The Red Scousers have had so many new faces join them during the summer, that I find it impossible to name the complete team. City were at them straight from the kick-off and soon after Horlock was unlucky having a shot palmed onto the bar by Liverpool’s £4 million ‘keeper Westerveld. Kennedy and Granville terrorised Liverpool’s full back (Kvarme for most of the match, I think). Goater, yes that Goater won virtually everything in the air (whether down to Shaun learning how to jump, or deficiencies in Liverpool’s defence I’m not sure)! However, as mentioned above and despite one or two, how shall I say “Goater moments”, Shaun looked quick and quite sharp. He only had 2 clear cut chances, the first not long before he scored, a downward header from another Kennedy cross, which bounced over the bar. The goal was a ‘typical City’ goal of years gone by; Kennedy (or possibly Granville) down the left to the line, cross, Goater rising like a salmon to head past the ‘keeper. More of the same please!

After our initial flurry, Liverpool got into their stride and for me the game for most of the first half looked like a typical ‘upper-mid table Premiership side’ vs. a ‘decent First Division team’ Cup game (without quite as much blood and thunder of course). Although we played the more positive attacking football, Liverpool looked like they had more to offer if they really needed to. Their goal was again so similar to Liverpool goals against City down the years: We’d certainly had the better chances and following a naïve pass by Whitley which was easily intercepted, they broke and scored a goal which must have been deflected, based on Weaver’s lack of movement.

We got our thoroughly deserved penalty early in the second half, after the overworked Song handled in the area. Super Kev made no mistake. Thereafter, Liverpool seemed to make substitutions every couple of minutes and we did begin to dominate again until Goater wrapped up the imaginary points. Make no mistake this was a good performance and will certainly boost morale and belief. However, our best team against their best team would I’m sure still get beaten 4 times out of 5, certainly in a competitive match. But of course, we are not going to play Liverpool next season in a competitive match (Cups excepted perhaps) and we are not going to come up against players of the quality of Hamann, Riedle and Staunton every week. Probably the most positive aspect of this performance was that we scored 2 goals from not that many ‘clear cut’ chances. Our last 3 performances suggest that we have absolutely nothing to fear in the First Division if we sustain the level of performance displayed and of course score goals. Roll on Sunday!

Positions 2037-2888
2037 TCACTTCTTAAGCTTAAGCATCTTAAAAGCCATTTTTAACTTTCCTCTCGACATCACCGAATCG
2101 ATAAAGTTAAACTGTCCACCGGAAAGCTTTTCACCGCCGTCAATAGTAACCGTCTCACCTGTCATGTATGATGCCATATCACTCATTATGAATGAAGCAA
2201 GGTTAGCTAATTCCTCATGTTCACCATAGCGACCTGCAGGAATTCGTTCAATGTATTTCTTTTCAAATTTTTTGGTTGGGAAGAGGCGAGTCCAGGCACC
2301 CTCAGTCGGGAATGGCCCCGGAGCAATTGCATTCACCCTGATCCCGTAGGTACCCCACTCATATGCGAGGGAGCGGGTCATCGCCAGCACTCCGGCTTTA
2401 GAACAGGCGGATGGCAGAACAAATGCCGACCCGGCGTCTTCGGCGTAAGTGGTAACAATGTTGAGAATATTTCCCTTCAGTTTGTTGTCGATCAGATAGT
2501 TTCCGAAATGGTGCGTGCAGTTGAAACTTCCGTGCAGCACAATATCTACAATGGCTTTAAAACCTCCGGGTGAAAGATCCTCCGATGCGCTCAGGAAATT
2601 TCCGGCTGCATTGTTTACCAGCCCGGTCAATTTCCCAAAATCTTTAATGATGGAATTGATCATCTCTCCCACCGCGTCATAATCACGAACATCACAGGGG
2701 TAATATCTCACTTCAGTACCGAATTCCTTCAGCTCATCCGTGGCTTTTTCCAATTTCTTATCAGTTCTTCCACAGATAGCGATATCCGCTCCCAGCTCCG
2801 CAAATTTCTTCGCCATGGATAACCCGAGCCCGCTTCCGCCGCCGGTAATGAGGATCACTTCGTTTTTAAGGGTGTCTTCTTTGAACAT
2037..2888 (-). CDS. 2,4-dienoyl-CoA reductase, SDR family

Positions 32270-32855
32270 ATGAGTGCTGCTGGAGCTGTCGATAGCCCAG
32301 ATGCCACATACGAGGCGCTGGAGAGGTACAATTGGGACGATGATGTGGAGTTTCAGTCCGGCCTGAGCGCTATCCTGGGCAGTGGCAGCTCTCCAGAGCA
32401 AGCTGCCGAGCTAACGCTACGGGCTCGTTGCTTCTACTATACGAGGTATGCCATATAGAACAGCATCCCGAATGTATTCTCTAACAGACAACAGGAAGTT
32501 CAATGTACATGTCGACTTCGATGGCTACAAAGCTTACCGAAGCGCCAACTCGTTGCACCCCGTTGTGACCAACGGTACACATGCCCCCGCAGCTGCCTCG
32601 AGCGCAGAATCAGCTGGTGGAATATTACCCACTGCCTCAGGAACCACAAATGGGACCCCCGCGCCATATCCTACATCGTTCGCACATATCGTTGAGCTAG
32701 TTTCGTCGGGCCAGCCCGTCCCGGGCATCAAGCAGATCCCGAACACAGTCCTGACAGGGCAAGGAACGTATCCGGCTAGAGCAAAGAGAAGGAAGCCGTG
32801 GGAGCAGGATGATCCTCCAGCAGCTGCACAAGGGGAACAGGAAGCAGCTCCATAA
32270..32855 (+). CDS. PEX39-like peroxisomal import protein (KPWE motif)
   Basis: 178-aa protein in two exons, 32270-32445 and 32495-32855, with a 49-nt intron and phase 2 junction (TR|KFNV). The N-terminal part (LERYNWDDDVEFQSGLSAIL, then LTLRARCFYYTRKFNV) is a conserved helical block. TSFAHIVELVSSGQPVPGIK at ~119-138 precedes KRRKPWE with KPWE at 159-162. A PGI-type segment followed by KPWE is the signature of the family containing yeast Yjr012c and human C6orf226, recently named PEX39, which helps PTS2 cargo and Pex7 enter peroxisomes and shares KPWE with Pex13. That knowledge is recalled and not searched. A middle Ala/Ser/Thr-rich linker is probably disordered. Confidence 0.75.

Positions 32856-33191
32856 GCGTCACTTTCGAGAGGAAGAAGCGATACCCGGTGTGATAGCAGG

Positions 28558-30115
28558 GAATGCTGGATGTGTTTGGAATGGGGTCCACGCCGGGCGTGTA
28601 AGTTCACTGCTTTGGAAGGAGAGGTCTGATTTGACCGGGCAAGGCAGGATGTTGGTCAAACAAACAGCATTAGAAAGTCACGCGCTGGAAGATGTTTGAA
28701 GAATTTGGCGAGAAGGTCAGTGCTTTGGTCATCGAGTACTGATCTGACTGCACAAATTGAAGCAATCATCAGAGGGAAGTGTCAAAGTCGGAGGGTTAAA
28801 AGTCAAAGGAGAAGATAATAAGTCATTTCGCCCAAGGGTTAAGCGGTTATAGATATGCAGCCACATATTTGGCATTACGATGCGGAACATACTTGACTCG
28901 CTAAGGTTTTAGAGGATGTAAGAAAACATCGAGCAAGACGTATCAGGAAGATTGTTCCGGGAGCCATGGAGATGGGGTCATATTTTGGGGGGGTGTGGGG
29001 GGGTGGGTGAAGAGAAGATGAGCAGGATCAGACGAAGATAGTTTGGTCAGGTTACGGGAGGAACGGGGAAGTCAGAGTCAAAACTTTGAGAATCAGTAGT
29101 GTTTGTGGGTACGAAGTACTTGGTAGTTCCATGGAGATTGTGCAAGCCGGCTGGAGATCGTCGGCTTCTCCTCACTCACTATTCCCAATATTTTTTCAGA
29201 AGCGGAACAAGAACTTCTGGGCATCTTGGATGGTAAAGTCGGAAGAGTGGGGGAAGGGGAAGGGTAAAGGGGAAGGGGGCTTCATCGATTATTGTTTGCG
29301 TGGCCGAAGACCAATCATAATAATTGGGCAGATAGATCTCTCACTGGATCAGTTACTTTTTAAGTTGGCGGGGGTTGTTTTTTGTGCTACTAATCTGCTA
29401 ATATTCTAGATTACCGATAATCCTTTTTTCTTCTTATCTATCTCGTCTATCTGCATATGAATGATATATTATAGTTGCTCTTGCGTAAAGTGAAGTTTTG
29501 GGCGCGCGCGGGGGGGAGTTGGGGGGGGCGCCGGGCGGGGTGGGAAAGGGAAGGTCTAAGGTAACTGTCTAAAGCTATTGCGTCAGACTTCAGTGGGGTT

Lastly, ust have a look at the different reports of the same match on the City and Liverpool sections of Teamtalk’s Website ( Interesting, very interesting!

Phil Hartley (


Hi, I’ve just come back from the pub after an excellent performance from City against Liverpool. I think we played them off the field! They had a fairly strong side on the field and we had quite a weak team on the field and we outclassed them. I always knew we would win, all through the match. As soon as City scored with the penalty, some of the Liverpool fans started to go home for last orders to drown all their sorrows away.

My mum started saying “We’ve been outclassed”. And then we were awarded the penalty, which Kevin Horlock slotted away without a worry in the world. Then, with us fans getting all hysterical, worrying if Liverpool would score again, Shaun Goater scores doesn’t he, well that’s when all the Liverpool supporters started to go home.